"Get out of my room, you idiot!" "Shut up." "Give me back my iPod right now." "I'm gonna tell Mom!" With every outburst and door slam, your blood pressure rises. Sibling spats have grown into a virtual blood sport and you don't know if you should run interference or head for safer ground.
"The old thinking was, kids fought to get a reaction from their parents. So stay out of it," says Susan McHale, professor of human development at Pennsylvania State University in University Park. Now the belief is that kids need more than that from us. "As siblings get older, they find more sophisticated ways of tormenting each other. It's crucial that parents pay attention to this kind of hurtful behavior because it can have a far-reaching impact on self-esteem and the relationship siblings have with others," says Laurie Kramer, PhD, professor and director of the Family Resiliency Center at University of Illinois, Urbana-Champaign.
This doesn't mean that we should start acting as referees for our kids -- determining who's out of bounds, punishing perpetrators, and squelching arguments altogether. "When parents intervene in this authoritarian way, kids end up fighting more," says McHale. "They also never learn to resolve conflict on their own -- with each other or with others in their lives."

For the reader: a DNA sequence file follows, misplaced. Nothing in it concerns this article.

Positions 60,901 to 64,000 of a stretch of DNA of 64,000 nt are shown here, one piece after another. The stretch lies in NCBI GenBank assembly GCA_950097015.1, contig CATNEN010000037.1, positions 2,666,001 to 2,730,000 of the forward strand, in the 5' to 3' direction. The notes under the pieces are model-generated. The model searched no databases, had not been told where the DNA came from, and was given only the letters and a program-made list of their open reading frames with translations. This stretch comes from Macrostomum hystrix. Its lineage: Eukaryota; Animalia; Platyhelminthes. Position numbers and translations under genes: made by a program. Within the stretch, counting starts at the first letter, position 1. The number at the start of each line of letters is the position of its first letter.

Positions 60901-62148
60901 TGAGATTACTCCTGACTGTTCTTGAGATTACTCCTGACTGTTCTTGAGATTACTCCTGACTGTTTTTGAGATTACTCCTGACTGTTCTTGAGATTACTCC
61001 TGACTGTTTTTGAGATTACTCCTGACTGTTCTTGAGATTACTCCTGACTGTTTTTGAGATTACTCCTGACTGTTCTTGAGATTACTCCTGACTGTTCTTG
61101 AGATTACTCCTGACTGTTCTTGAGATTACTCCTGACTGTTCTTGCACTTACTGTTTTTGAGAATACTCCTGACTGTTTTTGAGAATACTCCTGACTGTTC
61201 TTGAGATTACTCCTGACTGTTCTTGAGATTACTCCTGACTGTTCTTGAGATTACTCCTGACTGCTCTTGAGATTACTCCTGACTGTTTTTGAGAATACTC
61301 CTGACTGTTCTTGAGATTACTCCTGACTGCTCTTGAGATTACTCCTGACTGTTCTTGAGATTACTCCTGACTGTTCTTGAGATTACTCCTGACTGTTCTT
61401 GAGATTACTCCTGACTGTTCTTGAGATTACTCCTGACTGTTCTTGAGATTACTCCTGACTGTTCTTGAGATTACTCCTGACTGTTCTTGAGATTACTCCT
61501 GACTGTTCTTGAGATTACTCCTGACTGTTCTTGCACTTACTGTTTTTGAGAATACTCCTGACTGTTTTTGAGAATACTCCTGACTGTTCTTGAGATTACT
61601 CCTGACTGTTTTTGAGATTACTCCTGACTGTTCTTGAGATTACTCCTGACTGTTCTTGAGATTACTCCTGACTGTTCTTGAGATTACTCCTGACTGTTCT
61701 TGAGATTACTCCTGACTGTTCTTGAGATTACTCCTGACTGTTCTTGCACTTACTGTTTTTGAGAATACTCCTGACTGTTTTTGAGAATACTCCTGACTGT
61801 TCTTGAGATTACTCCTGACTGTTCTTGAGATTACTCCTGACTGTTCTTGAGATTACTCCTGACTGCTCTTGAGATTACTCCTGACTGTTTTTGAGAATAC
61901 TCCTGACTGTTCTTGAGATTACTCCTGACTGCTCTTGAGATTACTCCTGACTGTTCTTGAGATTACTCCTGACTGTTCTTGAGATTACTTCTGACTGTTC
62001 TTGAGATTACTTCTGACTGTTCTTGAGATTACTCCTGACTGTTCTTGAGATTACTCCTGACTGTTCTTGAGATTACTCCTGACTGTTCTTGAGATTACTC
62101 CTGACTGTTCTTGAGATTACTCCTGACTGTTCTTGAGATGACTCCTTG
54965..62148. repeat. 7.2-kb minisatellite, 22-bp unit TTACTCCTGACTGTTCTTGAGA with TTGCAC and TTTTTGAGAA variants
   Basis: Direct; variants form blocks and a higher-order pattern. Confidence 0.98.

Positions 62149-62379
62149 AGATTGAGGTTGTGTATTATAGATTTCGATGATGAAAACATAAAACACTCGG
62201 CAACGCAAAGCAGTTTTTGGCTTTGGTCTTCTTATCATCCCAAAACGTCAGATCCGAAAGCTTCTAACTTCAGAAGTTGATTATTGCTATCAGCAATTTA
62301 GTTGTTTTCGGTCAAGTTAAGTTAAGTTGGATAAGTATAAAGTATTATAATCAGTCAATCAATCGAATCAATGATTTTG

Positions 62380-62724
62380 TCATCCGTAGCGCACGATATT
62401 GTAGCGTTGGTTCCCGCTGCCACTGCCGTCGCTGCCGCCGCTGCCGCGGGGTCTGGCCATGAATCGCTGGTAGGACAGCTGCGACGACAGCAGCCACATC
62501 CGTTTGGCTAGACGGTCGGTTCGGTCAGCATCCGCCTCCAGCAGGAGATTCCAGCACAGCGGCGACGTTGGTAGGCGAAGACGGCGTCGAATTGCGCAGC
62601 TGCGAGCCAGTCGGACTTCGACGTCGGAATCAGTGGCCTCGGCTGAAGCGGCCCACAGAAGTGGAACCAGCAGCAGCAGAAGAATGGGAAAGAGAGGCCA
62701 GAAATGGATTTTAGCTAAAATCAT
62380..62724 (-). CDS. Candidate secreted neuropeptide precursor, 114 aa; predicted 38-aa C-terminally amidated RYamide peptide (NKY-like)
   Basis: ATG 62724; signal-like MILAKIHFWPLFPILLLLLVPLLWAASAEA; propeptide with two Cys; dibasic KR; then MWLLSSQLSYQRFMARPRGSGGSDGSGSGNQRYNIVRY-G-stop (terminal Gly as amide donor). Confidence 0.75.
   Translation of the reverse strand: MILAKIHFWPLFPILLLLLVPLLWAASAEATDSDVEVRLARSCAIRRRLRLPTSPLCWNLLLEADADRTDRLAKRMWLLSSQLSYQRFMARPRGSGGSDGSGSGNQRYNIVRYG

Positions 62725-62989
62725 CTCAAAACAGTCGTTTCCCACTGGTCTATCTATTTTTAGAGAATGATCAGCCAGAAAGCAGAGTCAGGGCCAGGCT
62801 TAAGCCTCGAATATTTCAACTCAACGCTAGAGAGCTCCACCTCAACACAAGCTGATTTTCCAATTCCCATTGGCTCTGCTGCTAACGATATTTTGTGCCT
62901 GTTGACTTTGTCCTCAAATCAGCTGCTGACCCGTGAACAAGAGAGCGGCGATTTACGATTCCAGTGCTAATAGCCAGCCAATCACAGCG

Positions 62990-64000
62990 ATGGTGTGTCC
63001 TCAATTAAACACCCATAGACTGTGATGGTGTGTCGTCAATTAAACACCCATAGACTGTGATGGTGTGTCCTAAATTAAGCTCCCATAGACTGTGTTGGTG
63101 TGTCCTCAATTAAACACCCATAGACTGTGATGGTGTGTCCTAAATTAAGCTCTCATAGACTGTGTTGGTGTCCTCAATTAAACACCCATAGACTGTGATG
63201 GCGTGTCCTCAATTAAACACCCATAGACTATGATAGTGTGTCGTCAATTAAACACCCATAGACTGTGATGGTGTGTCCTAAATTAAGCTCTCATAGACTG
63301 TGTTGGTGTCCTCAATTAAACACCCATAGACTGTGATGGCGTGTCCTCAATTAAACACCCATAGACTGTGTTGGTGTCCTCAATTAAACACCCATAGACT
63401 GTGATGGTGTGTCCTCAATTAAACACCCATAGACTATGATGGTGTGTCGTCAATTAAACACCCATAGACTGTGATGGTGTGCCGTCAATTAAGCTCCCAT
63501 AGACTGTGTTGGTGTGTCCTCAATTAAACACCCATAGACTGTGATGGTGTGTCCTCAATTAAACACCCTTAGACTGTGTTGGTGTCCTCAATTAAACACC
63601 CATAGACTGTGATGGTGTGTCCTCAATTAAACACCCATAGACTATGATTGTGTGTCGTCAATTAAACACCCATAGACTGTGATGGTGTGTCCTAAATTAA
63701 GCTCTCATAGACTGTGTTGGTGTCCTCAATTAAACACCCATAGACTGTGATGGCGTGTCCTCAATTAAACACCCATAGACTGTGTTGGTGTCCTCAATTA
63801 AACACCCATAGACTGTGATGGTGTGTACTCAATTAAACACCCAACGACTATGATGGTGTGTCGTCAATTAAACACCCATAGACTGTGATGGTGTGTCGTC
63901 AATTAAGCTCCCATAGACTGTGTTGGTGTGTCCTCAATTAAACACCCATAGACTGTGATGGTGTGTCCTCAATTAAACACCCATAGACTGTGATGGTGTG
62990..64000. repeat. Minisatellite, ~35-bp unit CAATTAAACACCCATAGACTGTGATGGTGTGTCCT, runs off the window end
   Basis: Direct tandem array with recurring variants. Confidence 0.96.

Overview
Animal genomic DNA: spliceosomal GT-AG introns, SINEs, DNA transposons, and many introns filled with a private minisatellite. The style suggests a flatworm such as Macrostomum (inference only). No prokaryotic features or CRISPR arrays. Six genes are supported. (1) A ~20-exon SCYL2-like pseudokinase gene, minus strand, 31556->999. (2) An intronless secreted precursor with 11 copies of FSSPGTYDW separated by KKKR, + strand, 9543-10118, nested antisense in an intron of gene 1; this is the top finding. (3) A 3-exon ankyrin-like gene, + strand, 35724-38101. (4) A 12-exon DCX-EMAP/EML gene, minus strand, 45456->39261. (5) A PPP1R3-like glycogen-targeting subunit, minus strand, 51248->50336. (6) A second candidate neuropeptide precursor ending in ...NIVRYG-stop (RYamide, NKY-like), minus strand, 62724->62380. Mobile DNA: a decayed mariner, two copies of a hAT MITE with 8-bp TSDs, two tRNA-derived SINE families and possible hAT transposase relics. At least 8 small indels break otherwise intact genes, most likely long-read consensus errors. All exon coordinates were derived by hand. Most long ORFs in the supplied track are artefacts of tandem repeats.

Instead parents should aim to act as a coach, gently guiding kids through their conflicts when the kids can't work it out themselves, while also helping them hone the skills they need to communicate. "If parents change their approach to conflict, the kids will do the same," says Vikki Stark, MSW, a family therapist in Montreal and author of My Sister, Myself (McGraw-Hill Companies).
The following are common problems that adolescents clash over, along with expert advice on what you can do to help your opposing players declare a cease fire and come together as a team.